The Cancer Research Unit conducts trailblazing work on telomeres, which are important for all cancers.
Research in the Cancer Research Unit (CRU) aims to provide insights to molecular aspects of cancer biology that can be leveraged in the development of innovative diagnostic tools and improved cancer treatment strategies.
A central focus is the mechanisms that function to maintain the integrity of chromosome end structures called telomeres. Telomeres are lost in normal cells as they divide, which limits their ability to proliferate. In most cancers, telomere loss is overcome by activation of a telomere maintenance mechanism, involving an enzyme called telomerase or a process called Alternative Lengthening of Telomeres (ALT). The activation of a TMM provides cancer cells with unlimited ability to replicate (cellular immortality), and thus presents an important mechanism for therapeutic targeting. The CRU has a strong history of discoveries in telomere biology, including the discovery of the Alternative Lengthening of Telomere (ALT) mechanism in 1996 and the development of ALT detection methods that have been extensively applied by researchers across the world in studies of diverse cancer types. Current work in the CRU continues to investigate TMMs in cancer, with overarching aim to provide insights that can be applied in development of more effective cancer treatments.
In recent years, the CRU has integrated proteomic analyses as a powerful tool for discovery-based research and translation of telomere biology to clinical application. We apply proteomics, in conjunction with other ‘omic approaches to discover therapeutic targets, biomarkers and molecular vulnerabilities in cancer cells. Research in the CRU spans a broad spectrum of adult and paediatric cancers, with particular focus on ALT-driven cancers such as sarcomas and glioblastoma, as well as haematologic disorders.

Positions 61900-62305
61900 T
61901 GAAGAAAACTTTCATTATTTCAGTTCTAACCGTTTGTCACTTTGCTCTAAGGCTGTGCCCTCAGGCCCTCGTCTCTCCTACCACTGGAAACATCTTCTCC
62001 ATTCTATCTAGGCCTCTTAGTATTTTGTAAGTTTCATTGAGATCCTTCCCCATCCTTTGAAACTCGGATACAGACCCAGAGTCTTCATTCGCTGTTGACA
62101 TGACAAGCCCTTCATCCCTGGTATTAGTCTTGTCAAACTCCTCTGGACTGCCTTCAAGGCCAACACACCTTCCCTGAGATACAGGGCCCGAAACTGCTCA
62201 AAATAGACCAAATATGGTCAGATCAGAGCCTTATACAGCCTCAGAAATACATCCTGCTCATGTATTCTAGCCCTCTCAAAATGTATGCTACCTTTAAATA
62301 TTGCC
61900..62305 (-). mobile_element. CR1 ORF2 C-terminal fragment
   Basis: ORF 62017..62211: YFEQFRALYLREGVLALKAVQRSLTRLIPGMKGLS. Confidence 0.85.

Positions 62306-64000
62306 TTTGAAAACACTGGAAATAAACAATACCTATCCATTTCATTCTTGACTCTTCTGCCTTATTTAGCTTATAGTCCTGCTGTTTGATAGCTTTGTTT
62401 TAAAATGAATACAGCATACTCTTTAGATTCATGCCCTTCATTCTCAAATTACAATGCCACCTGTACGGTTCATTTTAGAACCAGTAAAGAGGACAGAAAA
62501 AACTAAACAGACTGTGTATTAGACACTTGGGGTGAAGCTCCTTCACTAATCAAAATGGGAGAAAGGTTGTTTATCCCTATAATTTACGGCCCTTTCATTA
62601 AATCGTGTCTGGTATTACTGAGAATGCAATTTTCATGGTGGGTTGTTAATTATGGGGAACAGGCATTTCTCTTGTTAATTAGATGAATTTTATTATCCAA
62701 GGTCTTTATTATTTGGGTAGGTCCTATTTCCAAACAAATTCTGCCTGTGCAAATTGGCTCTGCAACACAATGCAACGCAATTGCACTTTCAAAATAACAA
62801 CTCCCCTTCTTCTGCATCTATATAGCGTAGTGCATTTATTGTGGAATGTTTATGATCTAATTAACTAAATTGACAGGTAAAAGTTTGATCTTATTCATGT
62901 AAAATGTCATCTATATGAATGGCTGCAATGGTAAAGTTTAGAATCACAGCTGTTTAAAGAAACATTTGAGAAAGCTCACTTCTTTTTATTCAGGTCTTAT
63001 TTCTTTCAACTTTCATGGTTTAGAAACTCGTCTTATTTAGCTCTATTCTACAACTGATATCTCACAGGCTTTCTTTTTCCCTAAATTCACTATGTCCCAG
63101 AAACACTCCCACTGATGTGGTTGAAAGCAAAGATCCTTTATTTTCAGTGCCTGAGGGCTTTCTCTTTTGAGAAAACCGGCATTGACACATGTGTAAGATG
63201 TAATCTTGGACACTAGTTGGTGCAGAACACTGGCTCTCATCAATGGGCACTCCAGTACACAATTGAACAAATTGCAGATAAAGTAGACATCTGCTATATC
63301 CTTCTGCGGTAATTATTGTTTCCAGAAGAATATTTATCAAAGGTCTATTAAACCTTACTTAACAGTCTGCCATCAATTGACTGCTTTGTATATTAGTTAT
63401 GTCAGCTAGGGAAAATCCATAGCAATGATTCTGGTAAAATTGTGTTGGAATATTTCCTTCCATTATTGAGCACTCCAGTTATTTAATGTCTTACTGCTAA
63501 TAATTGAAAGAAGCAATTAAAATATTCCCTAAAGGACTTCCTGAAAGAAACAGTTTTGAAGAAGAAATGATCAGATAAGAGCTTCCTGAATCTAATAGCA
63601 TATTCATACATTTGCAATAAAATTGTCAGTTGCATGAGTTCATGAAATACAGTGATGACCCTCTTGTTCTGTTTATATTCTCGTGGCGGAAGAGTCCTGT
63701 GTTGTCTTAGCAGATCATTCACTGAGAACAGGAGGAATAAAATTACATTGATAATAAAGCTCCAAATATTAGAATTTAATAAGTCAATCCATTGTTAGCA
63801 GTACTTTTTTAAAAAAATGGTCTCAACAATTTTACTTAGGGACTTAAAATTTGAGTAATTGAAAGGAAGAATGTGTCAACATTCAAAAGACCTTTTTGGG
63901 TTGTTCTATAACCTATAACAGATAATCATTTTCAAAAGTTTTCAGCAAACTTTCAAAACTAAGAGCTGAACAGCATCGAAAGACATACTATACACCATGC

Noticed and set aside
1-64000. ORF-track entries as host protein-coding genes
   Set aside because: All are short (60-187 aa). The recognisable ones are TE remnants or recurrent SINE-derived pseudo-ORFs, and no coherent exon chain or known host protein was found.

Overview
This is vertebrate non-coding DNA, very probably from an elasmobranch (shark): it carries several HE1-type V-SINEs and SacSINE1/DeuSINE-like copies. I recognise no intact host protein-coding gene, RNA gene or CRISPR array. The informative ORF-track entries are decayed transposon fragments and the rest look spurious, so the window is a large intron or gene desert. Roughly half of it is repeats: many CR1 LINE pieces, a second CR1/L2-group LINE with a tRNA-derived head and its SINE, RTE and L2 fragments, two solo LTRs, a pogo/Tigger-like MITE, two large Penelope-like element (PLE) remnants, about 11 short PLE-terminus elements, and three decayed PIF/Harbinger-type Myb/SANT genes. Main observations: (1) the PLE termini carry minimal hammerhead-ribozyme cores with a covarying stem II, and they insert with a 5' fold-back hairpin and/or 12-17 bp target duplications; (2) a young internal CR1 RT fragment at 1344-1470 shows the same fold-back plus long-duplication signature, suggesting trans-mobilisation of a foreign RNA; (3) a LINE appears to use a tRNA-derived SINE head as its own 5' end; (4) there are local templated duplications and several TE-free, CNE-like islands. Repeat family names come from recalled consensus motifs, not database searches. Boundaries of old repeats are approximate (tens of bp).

Focused, translational-oriented research is needed to advance these discoveries to the next stages, where they can be useful to patients, and that’s where we are right now. However, we also need basic, curiosity-driven research to continue if we are to make the truly great discoveries. CMRI’s culture has long been supportive of both types of research.”
Director of CMRI, Co-Director of ProCan, and Head of the Cancer Research Unit
Project Manager, Cancer Research Unit
Therapies targeted at telomere lengthening mechanisms are expected to be a very effective and specific way of treating cancer. To provide a resource for exploiting telomere biology in cancer diagnosis and treatment, the CRU has characterised telomere maintenance mechanisms in approximately 1000 cancer-derived cell lines, representing more than 30 different types of cancers. This project, completed in collaboration with the Welcome-Sanger Institute (Cambridge UK), provides a dataset of telomere biology measures of unprecedented scale that uncovers under-appreciated complexity of telomere maintenance states in cancer. The CRU have used this dataset, in conjunction with proteomic data generated by ProCan® and other ‘omic data sets, to identify cancer cell vulnerabilities, therapeutics and biomarkers associated with telomere biology. The outcome of these studies will be applied in the development of therapeutic approaches for precision medicine cancer treatment.